BACKGROUND: Heavy physical effort at work has been linked with disability pension, but the contribution of other ergonomic job exposures is less studied. We studied the independent and joint contributions of long-term exposure to (i) rotation of the back and (ii) repetitive movements to disability pension, particularly due to musculoskeletal disorders. METHODS: Exposures were measured with the Helsinki Health Study Job Exposure Matrix during 1996-2005 and linked to register data on employees of the City of Helsinki, Finland (n = 18 585). Outcomes were followed up during 2006-2015. Competing risk survival analyses were performed and synergy indices computed, adjusting for sociodemographic factors. RESULTS: Long-term exposure to rotation of the back was associated with disability pension due to any cause [age and sex-adjusted subhazard ratio (SHR) 2.39, 95% confidence interval (CI) 1.73-3.30], and specifically disability pension due to musculoskeletal disorders (SHR = 3.39, 95% CI 1.52-7.56) when compared to employees exposed to neither of the two exposures. Repetitive movements alone did not increase the risk of disability pension (all-cause SHR = 1.08, 95% CI 0.84-1.38, musculoskeletal SHR = 1.65, 95% CI 0.91-2.97). Employees with exposure to both rotation of the back and repetitive movements had the highest risk of disability pension due to musculoskeletal disorders (SHR = 5.98, 95% CI 3.85-9.28), but the interaction between exposures was additive rather than synergistic. Adjustment for education diluted the associations by 42-108%. CONCLUSION: Long-term exposure to awkward work postures increased the risk of disability pension. Educational inequalities largely account for differences in occupational exposures.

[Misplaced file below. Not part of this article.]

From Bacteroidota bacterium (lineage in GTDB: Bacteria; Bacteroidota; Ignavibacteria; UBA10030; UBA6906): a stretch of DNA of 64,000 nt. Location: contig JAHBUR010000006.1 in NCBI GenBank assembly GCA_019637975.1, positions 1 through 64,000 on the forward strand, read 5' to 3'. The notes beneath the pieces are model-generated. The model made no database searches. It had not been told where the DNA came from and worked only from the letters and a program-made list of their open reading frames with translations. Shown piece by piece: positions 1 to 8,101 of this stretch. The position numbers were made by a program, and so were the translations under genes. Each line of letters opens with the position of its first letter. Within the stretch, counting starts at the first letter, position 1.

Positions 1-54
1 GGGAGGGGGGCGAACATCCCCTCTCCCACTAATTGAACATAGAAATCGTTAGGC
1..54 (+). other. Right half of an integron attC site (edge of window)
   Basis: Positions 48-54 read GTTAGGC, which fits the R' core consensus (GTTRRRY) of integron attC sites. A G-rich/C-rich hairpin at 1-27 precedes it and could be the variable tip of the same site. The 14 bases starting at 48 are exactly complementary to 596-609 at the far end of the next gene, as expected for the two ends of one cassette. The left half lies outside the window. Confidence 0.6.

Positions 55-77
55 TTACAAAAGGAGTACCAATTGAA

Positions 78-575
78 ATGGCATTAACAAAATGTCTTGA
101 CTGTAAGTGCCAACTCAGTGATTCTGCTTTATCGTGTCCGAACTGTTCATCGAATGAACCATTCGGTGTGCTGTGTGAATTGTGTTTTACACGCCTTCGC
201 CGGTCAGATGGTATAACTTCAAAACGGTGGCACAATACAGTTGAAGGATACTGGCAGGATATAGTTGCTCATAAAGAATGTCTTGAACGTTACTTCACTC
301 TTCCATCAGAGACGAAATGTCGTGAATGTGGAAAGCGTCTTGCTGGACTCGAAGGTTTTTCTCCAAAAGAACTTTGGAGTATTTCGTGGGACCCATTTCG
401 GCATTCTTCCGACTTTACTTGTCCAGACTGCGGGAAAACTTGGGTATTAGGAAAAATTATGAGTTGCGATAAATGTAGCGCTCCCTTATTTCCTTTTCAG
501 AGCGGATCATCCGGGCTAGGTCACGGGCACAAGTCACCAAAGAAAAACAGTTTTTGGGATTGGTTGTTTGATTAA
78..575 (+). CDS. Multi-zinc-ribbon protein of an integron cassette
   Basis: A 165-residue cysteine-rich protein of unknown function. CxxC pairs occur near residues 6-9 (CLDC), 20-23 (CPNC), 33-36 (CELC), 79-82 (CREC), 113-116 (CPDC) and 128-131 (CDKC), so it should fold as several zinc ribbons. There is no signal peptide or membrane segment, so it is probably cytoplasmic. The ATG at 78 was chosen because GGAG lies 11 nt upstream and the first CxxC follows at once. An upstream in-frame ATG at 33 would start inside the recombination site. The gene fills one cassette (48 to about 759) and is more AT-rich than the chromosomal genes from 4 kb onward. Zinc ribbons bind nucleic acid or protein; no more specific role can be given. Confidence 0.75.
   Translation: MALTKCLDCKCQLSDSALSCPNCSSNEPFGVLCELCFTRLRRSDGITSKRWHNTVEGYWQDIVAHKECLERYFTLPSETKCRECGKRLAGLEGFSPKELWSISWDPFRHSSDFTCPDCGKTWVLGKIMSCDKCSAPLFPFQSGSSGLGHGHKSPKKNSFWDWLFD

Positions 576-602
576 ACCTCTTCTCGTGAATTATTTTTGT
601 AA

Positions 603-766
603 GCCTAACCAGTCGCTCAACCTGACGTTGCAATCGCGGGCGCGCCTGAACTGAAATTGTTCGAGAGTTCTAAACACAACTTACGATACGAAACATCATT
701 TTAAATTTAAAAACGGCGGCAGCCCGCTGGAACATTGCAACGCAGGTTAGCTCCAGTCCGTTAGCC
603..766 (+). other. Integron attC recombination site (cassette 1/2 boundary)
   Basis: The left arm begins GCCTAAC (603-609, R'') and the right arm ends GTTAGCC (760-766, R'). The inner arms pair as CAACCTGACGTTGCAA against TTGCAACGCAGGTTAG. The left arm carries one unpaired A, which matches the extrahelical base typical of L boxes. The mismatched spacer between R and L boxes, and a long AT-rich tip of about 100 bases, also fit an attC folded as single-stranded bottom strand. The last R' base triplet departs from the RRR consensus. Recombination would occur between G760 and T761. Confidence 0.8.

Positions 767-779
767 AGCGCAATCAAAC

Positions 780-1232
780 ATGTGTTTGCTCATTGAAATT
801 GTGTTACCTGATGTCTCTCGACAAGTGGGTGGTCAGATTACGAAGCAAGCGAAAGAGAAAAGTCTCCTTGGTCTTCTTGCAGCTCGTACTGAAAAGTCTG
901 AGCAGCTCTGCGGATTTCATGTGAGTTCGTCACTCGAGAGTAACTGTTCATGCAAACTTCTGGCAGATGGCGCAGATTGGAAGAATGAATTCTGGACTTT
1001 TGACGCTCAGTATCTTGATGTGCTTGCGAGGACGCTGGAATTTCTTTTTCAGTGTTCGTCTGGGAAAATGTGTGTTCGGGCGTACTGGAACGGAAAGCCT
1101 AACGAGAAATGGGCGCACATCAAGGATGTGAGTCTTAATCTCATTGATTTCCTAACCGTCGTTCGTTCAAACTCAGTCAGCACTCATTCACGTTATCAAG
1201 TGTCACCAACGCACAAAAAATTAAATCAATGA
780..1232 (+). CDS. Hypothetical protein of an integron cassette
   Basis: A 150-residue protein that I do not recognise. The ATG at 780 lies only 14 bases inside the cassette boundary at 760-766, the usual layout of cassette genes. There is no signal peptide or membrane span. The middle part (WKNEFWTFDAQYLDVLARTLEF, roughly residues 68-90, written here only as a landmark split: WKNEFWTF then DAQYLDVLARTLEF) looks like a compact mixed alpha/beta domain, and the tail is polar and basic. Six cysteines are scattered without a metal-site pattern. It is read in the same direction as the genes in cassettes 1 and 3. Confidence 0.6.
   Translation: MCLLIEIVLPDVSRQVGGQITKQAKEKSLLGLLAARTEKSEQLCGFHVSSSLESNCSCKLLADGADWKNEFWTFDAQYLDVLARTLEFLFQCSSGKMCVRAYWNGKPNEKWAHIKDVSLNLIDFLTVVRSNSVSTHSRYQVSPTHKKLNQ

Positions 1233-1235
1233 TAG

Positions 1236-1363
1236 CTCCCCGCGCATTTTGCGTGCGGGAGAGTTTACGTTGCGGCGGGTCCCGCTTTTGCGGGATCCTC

Fields of Science
- 3142 Public health care science, environmental and occupational health
Ervasti, J., Pietiläinen, O., Rahkonen, O., Lahelma, E., Kouvonen, A., Lallukka, T., & Mänty, M. (2019). Joint contribution of rotation of the back and repetitive movements to disability pension using job exposure matrix data. European Journal of Public Health, 29(6), 1079-1084. https://doi.org/10.1093/eurpub/ckz108